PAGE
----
Ethiopia possesses abundant water resources and hydropower potential, yet less than 5 percent of irrigable land in the Blue Nile basin has been developed for food production, and more than 80 percent of Ethiopians lack access to electricity. Consequently, the Ethiopian government is pursuing plans to develop hydropower and irrigation along the Blue Nile River in an effort to tap into this underused potential.
Although approximately 84 percent of the inflow to Lake Nasser at Aswan, Egypt, initiates from Ethiopia through the Blue Nile and Atbara Rivers, Ethiopia has limited rights to use these resources. Egypt and Sudan, through the Agreement of 1959, are allotted 55.5 and 18.5 billion cubic meters each year, respectively, with no allotment to Ethiopia. In 1998 the Nile Basin Initiative was created to stimulate cooperation among all countries in the Nile basin and work toward amicable alternatives and solutions for water resources benefits.
This brief is based on a paper that analyzes potential hydropower generation and irrigation supply for four large-scale dams and reservoirs along the Blue Nile River within Ethiopia — Karadobi, Mabil, Mendaia, and Border — as proposed by the United States Bureau of Reclamation in 1964. The total installed hydropower capacity would be 5,570 megawatts of power, about 2.5 times the potential of the Aswan High Dam in Egypt. Irrigation associated with the Mendaia and Border reservoirs could expand by 250,000 hectares or 35 percent of the estimated total irrigable land in the Blue Nile basin.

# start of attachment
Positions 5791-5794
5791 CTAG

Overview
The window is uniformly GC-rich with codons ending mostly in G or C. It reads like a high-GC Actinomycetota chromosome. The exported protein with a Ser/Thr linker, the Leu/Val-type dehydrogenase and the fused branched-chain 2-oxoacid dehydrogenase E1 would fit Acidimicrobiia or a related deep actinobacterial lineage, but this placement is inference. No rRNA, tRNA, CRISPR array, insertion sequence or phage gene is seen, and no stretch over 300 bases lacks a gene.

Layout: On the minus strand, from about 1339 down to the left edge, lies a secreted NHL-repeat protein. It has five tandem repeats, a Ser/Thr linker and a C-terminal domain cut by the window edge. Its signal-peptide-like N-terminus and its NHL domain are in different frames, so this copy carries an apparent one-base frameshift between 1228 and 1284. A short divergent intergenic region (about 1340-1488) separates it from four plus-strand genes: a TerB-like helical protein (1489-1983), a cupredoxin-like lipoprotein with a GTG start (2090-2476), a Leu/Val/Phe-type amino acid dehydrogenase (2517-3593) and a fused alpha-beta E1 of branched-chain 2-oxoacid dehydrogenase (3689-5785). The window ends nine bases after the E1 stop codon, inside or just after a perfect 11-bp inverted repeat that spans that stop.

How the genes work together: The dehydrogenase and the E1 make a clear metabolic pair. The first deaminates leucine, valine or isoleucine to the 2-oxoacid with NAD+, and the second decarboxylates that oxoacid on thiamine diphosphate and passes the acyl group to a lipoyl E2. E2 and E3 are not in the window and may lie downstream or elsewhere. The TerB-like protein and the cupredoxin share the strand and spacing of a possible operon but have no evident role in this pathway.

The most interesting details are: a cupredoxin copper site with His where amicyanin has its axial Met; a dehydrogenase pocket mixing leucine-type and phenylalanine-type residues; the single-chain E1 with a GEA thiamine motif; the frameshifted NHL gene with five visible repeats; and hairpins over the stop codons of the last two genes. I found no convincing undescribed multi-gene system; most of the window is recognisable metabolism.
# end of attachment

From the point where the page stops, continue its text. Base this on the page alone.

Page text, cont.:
The challenges of implementation, however, are not inconsequential.
The proposed reservoirs not only raise financing, investment, political, and institutional challenges, but may also require many years to fill, which will affect downstream flows depending on variable climate and climate change conditions. Using a model for hydropower and irrigation analysis, the paper explores dam implementation viability under various policy options.